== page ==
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Hermann Franck * 1869

Am Felde 2 (Altona, Ottensen)

JG. 1869
ERMORDET 10.2.1943

Hermann Franck, born 5/24/1869, deported to Theresienstadt on 7/29/1942, died there on 2/10/1943

Am Felde 2

Hermann Franck had a Jewish background; he was born May 24th, 1869 in Hamburg as the son of Salomon Jacob Franck and his wife Minette, née Engers. On July 19th, 1984, he married Anna Philipp, six years his junior, a hairdresser and Swiss citizen, whose father was Jewish. The couple had three children: Hans Hermann, born July 19th, 1893, Else, born August 15th, 1894, and Magda Käthe (later Kate), born October 5th, 1895. After WW II, her daughter Kate testified at a compensation hearing: "My father was a full Jew, my mother a half Jew. I recall that my father did not belong to the Jewish religious community […] My mother was baptized. Hermann Franck was a grain agent; he and his wife had separated in 1908 and according to a ruling of the Altona District Court of the end of 1924 had to pay alimony to his wife who suffered from severe asthma and was unfit for work, but did not or only partially fulfill his obligations, declaring the he himself had been ill and unemployed for a long time. Anna Franck was chiefly supported by her youngest daughter Käthe, who still lived with her; she also received welfare payments. During the world economic crisis, Hermann Franck’s business apparently didn’t run well; from 1929 on, Franck, now 60, was exempt from paying the culture tax. Until 1939, Franck lived at Bahrenfelder Chaussee 98, and then moved to Am Felde 2 near Ottenser Marktplatz in Altona, where he lived on the second floor with his daughter Else Thoms, divorced Sachtleben. She had married again after her divorce. Her husband ran .a slipper shop, and she made slippers as a home worker.

Hermann Franck’s son Hans had lived in Leopoldshall near Magdeburg and had two sons; in 1939, he lost his job with the state railway. When the Nazis started their resettlement operation by concentrating Jews in "Jews’ houses”, Hermann Franck in 1940 was forcibly admitted to a "Hews’ house” in Westerstrasse 27 in Hammerbrook, the "Daniel-Wormser-Haus”. As long as emigration was still possible, the house served as lodging for Jewish emigrants passing through Hamburg; Hermann Franck often helped them out by handling issues with the authorities. When emigration was forbidden, members of the Jewish Community were to the house in Westerstrasse. The house was overcrowded and like all other "Jews’ houses” subject to regular checks by the Gestapo.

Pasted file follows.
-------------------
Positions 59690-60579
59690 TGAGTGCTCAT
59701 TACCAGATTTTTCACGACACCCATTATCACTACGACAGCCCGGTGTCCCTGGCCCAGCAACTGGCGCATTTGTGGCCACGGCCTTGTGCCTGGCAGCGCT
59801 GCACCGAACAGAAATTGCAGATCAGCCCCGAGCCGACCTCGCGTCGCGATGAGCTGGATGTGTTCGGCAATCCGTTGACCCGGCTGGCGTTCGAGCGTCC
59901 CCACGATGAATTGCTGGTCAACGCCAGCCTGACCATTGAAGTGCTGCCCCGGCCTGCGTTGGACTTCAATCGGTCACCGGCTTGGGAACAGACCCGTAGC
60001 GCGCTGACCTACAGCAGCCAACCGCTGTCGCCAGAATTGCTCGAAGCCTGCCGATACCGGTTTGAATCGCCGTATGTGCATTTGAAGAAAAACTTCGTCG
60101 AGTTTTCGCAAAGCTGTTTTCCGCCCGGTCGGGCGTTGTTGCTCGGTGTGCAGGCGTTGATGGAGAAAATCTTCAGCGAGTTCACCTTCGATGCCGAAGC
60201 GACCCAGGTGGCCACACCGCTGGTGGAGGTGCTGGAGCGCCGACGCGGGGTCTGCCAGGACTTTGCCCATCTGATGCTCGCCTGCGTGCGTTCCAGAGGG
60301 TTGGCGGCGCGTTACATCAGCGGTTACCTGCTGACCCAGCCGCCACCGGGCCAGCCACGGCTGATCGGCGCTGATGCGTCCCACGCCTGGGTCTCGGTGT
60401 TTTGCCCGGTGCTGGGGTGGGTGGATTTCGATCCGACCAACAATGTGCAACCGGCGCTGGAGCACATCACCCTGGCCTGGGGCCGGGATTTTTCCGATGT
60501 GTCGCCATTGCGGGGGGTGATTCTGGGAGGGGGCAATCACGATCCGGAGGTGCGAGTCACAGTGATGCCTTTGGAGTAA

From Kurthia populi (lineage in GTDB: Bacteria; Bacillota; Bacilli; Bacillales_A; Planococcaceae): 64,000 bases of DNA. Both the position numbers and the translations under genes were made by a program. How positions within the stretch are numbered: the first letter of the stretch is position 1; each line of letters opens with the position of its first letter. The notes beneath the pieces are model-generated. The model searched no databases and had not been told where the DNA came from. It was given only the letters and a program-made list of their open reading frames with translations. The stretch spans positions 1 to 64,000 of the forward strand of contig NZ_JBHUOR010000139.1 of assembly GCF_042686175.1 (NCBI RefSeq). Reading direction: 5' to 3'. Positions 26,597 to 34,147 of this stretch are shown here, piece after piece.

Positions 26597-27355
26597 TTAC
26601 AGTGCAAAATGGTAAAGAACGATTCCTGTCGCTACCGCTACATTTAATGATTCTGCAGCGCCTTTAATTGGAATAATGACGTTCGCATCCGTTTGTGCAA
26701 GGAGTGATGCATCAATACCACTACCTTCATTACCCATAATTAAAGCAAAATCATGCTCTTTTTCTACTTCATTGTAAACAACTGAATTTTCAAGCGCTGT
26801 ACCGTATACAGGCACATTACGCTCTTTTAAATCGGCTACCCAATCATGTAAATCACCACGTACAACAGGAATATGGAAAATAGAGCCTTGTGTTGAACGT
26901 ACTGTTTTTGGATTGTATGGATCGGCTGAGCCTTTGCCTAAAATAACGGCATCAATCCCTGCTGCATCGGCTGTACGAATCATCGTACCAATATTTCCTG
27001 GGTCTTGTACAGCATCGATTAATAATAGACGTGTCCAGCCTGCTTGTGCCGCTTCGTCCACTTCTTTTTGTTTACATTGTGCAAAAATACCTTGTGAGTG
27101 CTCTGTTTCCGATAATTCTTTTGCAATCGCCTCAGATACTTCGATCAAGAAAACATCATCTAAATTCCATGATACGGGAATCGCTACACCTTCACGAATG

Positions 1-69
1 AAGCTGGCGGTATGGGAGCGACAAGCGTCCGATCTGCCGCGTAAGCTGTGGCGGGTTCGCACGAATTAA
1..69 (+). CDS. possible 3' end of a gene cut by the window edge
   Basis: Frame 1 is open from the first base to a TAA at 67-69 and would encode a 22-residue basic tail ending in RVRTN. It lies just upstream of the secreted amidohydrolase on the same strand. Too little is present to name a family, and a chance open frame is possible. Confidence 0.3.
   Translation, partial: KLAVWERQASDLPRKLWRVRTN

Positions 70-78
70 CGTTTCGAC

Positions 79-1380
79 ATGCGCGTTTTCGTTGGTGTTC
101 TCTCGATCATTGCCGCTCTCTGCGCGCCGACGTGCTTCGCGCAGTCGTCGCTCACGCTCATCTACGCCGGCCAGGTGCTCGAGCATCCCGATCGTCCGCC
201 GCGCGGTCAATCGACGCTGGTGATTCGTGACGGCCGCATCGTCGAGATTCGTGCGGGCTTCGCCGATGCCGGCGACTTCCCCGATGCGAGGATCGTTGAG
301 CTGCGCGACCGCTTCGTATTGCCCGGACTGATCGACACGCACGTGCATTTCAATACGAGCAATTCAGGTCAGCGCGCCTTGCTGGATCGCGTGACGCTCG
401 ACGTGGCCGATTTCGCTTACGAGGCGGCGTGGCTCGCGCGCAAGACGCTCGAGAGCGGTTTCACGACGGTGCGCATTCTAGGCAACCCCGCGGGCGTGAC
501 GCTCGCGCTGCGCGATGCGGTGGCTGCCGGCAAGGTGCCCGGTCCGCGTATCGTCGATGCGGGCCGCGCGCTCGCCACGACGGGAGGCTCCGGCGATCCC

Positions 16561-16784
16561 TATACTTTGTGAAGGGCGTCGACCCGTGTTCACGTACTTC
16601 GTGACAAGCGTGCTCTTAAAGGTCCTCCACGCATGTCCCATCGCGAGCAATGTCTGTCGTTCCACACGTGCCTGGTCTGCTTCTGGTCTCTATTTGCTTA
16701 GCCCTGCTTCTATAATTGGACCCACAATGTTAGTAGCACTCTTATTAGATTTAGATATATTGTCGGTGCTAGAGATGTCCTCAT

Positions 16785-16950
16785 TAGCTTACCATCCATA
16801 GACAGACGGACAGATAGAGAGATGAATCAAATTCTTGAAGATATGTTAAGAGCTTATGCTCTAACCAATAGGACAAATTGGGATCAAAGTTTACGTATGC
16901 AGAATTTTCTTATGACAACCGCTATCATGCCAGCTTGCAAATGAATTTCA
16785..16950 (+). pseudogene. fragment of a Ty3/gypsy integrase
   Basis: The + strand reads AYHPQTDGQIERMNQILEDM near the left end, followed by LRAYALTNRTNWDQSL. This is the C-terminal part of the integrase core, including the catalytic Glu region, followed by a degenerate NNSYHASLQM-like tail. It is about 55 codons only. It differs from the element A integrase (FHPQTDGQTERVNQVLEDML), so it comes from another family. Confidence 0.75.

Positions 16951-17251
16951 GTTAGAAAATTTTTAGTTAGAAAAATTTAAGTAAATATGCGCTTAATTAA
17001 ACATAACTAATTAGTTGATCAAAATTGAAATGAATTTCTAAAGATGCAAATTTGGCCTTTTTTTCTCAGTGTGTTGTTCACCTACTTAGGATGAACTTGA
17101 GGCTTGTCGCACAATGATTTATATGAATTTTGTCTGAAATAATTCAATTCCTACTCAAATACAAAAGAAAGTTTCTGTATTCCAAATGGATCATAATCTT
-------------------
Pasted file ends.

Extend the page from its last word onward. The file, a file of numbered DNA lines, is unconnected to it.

From 1941, Hermann Franck lived from welfare payments. On July 19th, 1942, aged 73, he was deported to Theresienstadt and registered as number 156 of 803 Jews deported from Hamburg with the arrival date July 20th, 1942. Hermann Franck died on February 10th, 1943. The attending doctor gave intestinal catarrh as the reason of death. The frequent cases of diarrhea in the ghetto marked by hunger, cold and disastrous sanitary conditions were mostly fatal for elderly people.

Hermann Franck’s daughter Magda Käthe Nitschke, a trained clerk, lived at Alter Teichweg 103 in Hamburg-Barmbek with her non-Jewish husband Paul Nitschke and their daughter until they were bombed out in July, 1943. Her husband had lost his job as the head of dispatching of the purchasing center of German consumers’ cooperatives because he was considered unacceptable on account of being married to a Jew. He then started a wholesale and retail store for eggs which he ran until he was forced to close it in 1939. Käthe Nitschke cared for her severely ill mother Anna who had spent three years in a hospital and at the special-care home in Oberaltenallee before she moved in with the young family in 1935; she died in 1941. Pursuant to the racist Nazi ideology, Käthe Nitschke was classified as a "three quarter Jew” and thus subject to the anti-Jewish laws. From May to July, 1944, she was ordered to perform forced labor at the Dralle soap factory at their plant in Ottenser Schulstrasse (now Nernstweg) The burden of ten hours of heavy labor plus two hours for commuting on six days a week was heavy on her, plus housework and the worry about her daughter who was alone at home. Ant the air raids on Barmbek, too, became more frequent. Her husband was with the Wehrmacht in Holland. When his family was bombed out, he was given leave and "illegally brought his wife and his daughter to the small town of Waldenburg in Saxony, where they were able to hide until the end of the war – Käthe Nitschke had been anonymously denounced as a Jew, and the Gestapo had started an investigation against them. She and her daughter survived in Saxony.

Translated by Peter Hubschmid
Kindly supported by the Hermann Reemtsma Stiftung, Hamburg.

Stand: April 2018
© Birgit Gewehr

Quellen: 1; 3; 4; 5; 7; 8; AB Altona, StaH 522-1 Jüdische Gemeinden, 992 m 1 Band 2 (Ankunftslisten der von Hamburg in das KZ Theresienstadt deportierten Juden, Ankunft 20.7. 1942); StaH 351-11 Amt für Wiedergutmachung, 15974 (Nitschke, Käthe); StaH 351 14 Arbeits- und Sozialfürsorge – Sonderakten, 1153 (Franck, Anna); Sonderstandesamt Arolsen, Sterbeeintrag Hermann Franck und Fragebogen Hermann Franck.
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